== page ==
In their discussion of the experiment, Losh and Nzekwe (2011) stress the fact that science teachers have an enormous influence on their students, and that if they don’t have a solid scientific basis of knowledge and sharp decision-making skills, the teachers will leave their students at the mercy of pseudoscience. But, as the results show, most preservice teachers have pseudoscientific beliefs (i.e. abstract) that are not compatible with mainstream science (i.e. concrete). The authors then advocate for more critical thinking preparation for preservice teachers, citing a direct correlation between belief in evolution and higher education levels (p. 476). If teachers are not well-prepared to identify and reject pseudoscience, “their future pupils seem likely to have a shaky foundation for later science classes, and could find it difficult to reconcile the more ‘Biblical’ science they may have received in grade school with the science they are asked to learn” (p. 485). The concrete/abstract argument is even clearer as the authors open their next paragraph by stating that “preservice teachers also may have lacked the critical thinking skills to unequivocally reject astrology or alien landings” (p. 486). This contrast between the fossil record-validated evolutionary theory and the “delusional forms of pseudoscience” (p. 487) clearly is meant to give the reader the impression that one is on solid ground by embracing mainstream scientific beliefs, but may be treading on quicksand by considering pseudoscientific ideas.
Losh and Nzekwe (2011) attempt to show that the results of their research demonstrate the lack of preparation in critical thinking skills by preservice teachers, and that this lack of preparation is a serious threat to scientific teaching and learning in the present and future. The authors chose the rhetorical strategy of Order of Materiality to present a clear contrast between what they define as mainstream science and pseudoscientific beliefs, portraying the former as solid/concrete and the latter as fluid/abstract. In the process, the authors show a clear bias against pseudoscience, using colloquialisms and derogatory terms such as “ludicrous” (p. 488) to describe the claims of those who believe in various pseudoscientific assertions. This show of emotional attachment and use of colloquialisms may indicate that the authors’ intelligence/learning style is interpersonal.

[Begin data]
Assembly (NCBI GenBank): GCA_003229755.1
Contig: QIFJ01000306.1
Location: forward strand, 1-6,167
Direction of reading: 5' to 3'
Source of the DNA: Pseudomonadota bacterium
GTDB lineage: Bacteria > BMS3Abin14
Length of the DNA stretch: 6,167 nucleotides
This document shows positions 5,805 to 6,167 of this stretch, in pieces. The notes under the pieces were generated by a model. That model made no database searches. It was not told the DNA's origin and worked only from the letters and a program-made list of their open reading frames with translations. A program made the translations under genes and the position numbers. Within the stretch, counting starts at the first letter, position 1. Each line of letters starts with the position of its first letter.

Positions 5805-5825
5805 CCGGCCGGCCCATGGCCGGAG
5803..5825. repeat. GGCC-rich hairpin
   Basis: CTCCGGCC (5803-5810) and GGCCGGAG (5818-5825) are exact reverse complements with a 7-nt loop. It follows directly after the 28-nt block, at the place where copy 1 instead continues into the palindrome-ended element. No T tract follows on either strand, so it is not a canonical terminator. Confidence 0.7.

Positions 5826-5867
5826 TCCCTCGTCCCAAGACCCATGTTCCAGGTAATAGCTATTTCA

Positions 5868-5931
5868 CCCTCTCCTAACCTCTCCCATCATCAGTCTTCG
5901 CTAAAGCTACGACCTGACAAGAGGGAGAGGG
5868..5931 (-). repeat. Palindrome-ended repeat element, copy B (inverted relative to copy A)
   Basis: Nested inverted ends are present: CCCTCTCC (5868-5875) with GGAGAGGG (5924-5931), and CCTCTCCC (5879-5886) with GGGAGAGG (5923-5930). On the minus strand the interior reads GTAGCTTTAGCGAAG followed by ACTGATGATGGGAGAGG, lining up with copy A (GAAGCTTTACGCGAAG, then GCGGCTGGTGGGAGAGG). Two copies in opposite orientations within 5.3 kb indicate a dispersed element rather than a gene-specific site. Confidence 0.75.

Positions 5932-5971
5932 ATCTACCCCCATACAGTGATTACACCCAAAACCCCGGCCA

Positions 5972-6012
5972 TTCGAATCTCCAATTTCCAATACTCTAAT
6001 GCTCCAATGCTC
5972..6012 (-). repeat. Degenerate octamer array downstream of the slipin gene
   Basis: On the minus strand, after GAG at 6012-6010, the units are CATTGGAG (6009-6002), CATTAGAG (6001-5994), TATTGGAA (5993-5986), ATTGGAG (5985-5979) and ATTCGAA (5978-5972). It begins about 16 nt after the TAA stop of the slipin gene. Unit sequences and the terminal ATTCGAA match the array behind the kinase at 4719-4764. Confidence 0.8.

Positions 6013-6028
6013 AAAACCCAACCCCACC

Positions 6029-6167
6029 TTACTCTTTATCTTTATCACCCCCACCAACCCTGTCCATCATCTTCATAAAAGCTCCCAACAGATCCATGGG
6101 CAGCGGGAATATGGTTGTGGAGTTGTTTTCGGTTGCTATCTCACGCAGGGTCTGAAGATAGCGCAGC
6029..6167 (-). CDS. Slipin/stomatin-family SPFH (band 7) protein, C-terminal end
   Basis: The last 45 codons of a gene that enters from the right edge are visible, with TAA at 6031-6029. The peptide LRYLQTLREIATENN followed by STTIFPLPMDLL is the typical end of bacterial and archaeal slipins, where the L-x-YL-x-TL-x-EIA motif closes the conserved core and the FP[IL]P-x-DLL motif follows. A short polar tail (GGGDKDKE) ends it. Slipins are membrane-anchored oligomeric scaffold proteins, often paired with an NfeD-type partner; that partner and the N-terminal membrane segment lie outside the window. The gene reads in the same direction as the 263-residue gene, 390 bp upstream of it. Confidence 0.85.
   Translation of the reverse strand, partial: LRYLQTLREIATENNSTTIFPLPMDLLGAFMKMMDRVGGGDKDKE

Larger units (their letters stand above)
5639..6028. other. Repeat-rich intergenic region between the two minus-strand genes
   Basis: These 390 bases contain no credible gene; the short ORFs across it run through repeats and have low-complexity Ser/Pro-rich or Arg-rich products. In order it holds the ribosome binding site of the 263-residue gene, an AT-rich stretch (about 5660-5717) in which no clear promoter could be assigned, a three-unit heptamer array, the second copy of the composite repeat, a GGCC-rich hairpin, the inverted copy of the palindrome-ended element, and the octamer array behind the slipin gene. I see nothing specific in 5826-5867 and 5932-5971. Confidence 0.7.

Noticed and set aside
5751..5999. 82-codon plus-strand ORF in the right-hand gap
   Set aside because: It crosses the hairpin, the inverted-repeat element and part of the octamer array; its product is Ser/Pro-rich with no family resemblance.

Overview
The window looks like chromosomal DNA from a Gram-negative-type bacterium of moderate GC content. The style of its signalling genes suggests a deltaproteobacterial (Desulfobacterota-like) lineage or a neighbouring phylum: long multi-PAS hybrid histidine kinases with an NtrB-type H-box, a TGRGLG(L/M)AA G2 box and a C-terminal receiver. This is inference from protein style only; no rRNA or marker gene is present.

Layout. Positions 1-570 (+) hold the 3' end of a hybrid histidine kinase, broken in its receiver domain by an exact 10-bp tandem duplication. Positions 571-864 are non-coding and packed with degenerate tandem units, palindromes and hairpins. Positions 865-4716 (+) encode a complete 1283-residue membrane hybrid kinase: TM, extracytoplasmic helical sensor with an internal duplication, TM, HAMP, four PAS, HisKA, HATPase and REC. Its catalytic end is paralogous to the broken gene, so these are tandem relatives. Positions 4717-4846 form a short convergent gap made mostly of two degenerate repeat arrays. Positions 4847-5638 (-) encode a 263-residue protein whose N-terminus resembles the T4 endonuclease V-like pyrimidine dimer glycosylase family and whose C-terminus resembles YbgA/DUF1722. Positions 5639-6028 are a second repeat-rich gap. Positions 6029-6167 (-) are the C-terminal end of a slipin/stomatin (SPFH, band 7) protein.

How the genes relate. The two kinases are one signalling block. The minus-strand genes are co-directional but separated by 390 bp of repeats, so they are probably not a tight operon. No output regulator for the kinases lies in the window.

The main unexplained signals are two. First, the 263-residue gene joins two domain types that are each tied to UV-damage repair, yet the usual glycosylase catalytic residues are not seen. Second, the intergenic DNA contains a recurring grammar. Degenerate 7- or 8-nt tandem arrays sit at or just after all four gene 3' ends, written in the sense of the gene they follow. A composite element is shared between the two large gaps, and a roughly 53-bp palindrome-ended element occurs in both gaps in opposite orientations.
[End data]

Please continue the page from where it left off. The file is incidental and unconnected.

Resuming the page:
Considering that my personal Intelligence/Learning style is intrapersonal, and that I have a background in historical studies, a chronological approach for my research may fit this topic well. With a rhetorical strategy structured around time, I should be able to trace the roots of beliefs about extraterrestrial life, the development of space exploration, the emergence of exobiological studies and, finally, how new discoveries and theories related to life in other planets are being discussed in the classroom. A systematic approach that outlines the evolution of thought and knowledge about alien life would be an important contribution to the field of Education and would allow teachers to have solid facts to back up or contradict their personal beliefs about this topic.
Klotz, I. (2012, April 12). Mars Viking robots ‘found life’. DiscoveryNews. Retrieved from http://www.news.discovery.com/space/mars-life-viking-landers-discovery-120412.html
Losh, S., & Nzekwe, B. (2011). Creatures in the classroom: Preservice teacher beliefs about fantastic beasts, magic, extraterrestrials, evolution and creationism. Science & Education, 20(5/6), 473-489.